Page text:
This past Sunday, Josh Graves introduced some interesting ideas about what a/the table really means. It was interesting, eye-opening, and provoking. Josh has written a book about this subject, so he knows far more; and I’m likely to butcher his thoughts, so take them as my interpretation and not a paraphrase of what he said. Basically, what I pulled from it was that the main thing that Christ was talking about was feasting at the table and this is where the good stuff of religion lies. The rest of it you can take it or leave it, but here’s what’s important.
Halfway through this discussion, I was reminded of my senior year of college and the mission trip I took with a few other college students to New York State. We had church services on Sunday morning in the general gathering room with the members of the boys home and the staff with which we were helping. Worship wrapped up, and we had yet to take communion, and while I wasn’t exactly panicking, I was wondering when or if we would take it. Then as everyone was concluding their lunches, someone in charge stood up and spoke about the Lord’s table and communion with him and his family. At 22 years old, the idea that Jesus did not pass around crackers and grape juice (or hardly fermented wine, if you’re technical) should not have shocked me, but it did. I realized that I had never considered the possibility that “The Lord’s Table” wasn’t a 4 feet x 2 feet table with the words “Do this in remembrance of me” emblazoned on it used only once a week. Seriously. I can only chalk up this severe misconception to my own and yet another failing point of the denomination/congregation I was raised in. Jesus’ table, I’ve come to discover and accept that this was a happy place for a feast and a party, not a quite place for a remembrance, but a time to communicate and establish relationships with God, Christ, and family.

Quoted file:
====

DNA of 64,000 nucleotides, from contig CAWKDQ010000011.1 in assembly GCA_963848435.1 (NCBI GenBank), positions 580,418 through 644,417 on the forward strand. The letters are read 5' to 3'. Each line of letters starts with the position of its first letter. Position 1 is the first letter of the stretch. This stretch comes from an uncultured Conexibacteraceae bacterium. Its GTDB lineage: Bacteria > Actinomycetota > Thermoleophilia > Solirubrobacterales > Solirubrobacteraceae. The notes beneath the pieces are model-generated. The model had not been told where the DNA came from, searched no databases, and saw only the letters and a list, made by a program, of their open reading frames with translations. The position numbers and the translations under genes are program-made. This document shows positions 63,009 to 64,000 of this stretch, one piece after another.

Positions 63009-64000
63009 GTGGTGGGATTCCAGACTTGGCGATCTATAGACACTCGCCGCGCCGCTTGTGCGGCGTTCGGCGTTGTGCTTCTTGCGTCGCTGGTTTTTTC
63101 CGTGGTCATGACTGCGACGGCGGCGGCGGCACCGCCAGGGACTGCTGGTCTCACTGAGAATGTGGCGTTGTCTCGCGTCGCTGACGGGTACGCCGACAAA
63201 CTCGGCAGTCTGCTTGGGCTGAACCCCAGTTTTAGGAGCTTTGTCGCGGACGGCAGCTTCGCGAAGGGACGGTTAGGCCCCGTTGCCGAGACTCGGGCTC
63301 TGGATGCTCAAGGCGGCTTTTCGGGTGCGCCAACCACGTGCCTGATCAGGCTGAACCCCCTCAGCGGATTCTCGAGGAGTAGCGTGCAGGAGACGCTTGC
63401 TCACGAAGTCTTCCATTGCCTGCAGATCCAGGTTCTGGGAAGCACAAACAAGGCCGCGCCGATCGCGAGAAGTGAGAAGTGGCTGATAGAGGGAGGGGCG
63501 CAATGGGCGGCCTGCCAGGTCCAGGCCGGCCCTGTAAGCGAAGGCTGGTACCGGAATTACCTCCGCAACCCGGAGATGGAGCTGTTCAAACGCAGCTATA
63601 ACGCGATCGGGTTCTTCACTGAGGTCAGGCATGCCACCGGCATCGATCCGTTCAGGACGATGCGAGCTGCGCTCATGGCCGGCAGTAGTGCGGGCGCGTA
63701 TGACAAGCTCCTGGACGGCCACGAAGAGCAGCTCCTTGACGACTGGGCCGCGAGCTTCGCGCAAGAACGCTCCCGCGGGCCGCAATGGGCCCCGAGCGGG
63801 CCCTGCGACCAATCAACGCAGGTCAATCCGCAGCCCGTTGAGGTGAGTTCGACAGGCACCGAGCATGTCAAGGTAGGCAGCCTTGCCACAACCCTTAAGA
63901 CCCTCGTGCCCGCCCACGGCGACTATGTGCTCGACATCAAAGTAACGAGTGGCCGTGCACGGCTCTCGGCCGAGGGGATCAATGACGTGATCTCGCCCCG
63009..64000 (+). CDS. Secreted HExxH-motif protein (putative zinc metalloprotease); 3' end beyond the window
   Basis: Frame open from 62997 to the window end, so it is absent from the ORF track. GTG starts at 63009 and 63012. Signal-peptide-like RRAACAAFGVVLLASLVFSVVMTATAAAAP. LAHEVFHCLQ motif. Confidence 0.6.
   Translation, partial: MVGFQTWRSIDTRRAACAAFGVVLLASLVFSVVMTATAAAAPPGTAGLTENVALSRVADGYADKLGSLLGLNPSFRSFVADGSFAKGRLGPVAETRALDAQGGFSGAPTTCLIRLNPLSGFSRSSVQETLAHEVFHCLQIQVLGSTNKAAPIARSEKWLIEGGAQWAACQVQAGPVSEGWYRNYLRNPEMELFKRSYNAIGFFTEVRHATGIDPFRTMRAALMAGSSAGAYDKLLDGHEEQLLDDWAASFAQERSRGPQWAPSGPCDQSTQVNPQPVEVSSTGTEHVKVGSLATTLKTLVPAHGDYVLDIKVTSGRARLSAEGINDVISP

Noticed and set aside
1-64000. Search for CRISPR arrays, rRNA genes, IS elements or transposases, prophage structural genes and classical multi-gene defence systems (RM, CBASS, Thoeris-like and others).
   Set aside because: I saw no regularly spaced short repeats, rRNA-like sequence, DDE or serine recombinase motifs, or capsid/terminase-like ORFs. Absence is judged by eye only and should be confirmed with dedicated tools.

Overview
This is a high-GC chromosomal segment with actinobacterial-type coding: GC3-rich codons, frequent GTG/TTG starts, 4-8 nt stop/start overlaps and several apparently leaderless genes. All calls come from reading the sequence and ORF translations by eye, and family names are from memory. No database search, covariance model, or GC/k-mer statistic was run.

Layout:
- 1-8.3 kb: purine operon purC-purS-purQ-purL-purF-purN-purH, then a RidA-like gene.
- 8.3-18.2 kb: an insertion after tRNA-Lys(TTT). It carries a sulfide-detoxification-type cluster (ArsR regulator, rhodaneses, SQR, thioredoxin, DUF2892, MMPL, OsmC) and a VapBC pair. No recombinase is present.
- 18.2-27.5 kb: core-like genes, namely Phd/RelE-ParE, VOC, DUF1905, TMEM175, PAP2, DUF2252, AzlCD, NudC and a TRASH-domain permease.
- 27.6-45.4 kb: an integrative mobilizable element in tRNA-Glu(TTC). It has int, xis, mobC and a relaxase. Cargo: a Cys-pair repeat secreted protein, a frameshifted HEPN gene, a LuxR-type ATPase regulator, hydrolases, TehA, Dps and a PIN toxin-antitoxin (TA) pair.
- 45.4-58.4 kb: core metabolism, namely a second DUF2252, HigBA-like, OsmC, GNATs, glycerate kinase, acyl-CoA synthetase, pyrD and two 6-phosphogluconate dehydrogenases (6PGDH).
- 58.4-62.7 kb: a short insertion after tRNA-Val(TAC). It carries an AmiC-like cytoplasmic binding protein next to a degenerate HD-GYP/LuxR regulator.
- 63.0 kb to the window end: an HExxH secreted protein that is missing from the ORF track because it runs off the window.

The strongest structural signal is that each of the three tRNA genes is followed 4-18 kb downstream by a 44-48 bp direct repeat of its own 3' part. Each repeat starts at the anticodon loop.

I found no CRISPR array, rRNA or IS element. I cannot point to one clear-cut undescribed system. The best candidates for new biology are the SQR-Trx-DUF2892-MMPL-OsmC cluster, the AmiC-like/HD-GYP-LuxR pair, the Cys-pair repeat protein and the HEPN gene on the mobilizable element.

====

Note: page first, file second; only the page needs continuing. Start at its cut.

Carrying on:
Some of my happiest times have been had over meals, coffee, or some other type of table related event; but also, some of my most miserable dragged out moments have also been had at a meal. It’s hard to have a meal with someone you don’t like. It takes a time commitment and usually requires conversation to happen. Near the end of Josh’s talk, he brought up the idea of breaking bread with enemies. I cringed inside at two things: the number of people I would not like to spend time eating a meal with AND the idea of having to spend at least 30-45 minutes minimum with them. Maybe that was Jesus’ point, though. Enemies are unnecessary and toxic, having a meal with someone forces you to face their humanity and what you have in common. Which will ultimately help you become a more positive, effective person.
What I’d like to change my perspective on though, is what it means to share a meal with someone. I’d like to change my attitude when I approach a meal from “you got to eat, it might as well be with friends” to the concept of eating together helps us connect to Christ, God, and each other on an entirely different level than just being present. At a table we embody everything that Christ brought to the table.